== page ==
Tsukasa Ikeura, MD, PhD from the Third Department of Internal Medicine, Kansai Medical University, in Osaka, Japan shares this video case from the VideoGIE section, “Reintervention for an occluded metal stent under the guidance of peroral direct cholangioscopy by using an ultra-slim enteroscope.”
A patient who had undergone partial gastrectomy with Roux-en-Y gastrojejunostomy for gastric carcinoma suffered from obstructive jaundice due to a hilar biliary stricture resulting from lymph node metastasis underwent suprapapillary placement of an uncovered metallic stent by use of a double-balloon enteroscope. Four months after metallic stent deployment, the patient presented with recurrent obstructive jaundice, because of stent occlusion caused by tumor ingrowth. We intended to place an additional metallic stent; however, we could not easily insert a guidewire through the lumen of the stent under radiographic guidance. Therefore, after the a double-balloon enteroscope was removed with the overtube left in place, an ultra-slim colonoscope was inserted into the biliary duct through the overtube. Occlusion of the metallic stent caused by marked tumor ingrowth was directly demonstrated, and we could easily perform the wire passage through the lumen of the stent and subsequently placed an additional metallic stent by the stent-in-stent method.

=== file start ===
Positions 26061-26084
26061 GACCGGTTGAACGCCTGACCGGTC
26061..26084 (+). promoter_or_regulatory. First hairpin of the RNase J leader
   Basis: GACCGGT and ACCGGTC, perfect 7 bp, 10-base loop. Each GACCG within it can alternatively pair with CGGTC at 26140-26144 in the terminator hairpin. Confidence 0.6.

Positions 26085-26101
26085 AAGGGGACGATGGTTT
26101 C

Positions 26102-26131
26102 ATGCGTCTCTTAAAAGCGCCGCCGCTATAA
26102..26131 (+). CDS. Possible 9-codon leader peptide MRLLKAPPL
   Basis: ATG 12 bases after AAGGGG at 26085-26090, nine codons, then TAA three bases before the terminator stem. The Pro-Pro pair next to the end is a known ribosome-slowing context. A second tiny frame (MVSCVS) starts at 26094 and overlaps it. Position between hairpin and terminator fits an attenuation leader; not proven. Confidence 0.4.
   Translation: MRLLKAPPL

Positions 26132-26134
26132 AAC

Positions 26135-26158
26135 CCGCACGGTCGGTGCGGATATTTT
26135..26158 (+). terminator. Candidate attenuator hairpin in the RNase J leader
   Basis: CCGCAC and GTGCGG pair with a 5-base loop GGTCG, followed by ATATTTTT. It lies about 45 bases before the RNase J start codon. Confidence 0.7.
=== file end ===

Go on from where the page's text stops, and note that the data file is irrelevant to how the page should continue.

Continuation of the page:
When the transpapillary reintervention for an occluded metallic stent is performed, the wire passage through the stent of the occluded stent is occasionally complicated for various reasons such as severe narrowing of the stent lumen and distortion of the biliary duct. In particular, in ERCP using a double-balloon enteroscope, it may be even more difficult owing to the instability and insufficient maneuverability of the double-balloon enteroscope. In our case, the peroral direct cholangioscopy made the wire passage easier.
A use of peroral direct cholangioscopy is useful in the wire passage through the occluded metallic stent.
Find more VideoGIE cases online.
The information presented in Endoscopedia reflects the opinions of the authors and does not represent the position of the American Society for Gastrointestinal Endoscopy (ASGE). ASGE expressly disclaims any warranties or guarantees, expressed or implied, and is not liable for damages of any kind in connection with the material, information, or procedures set forth.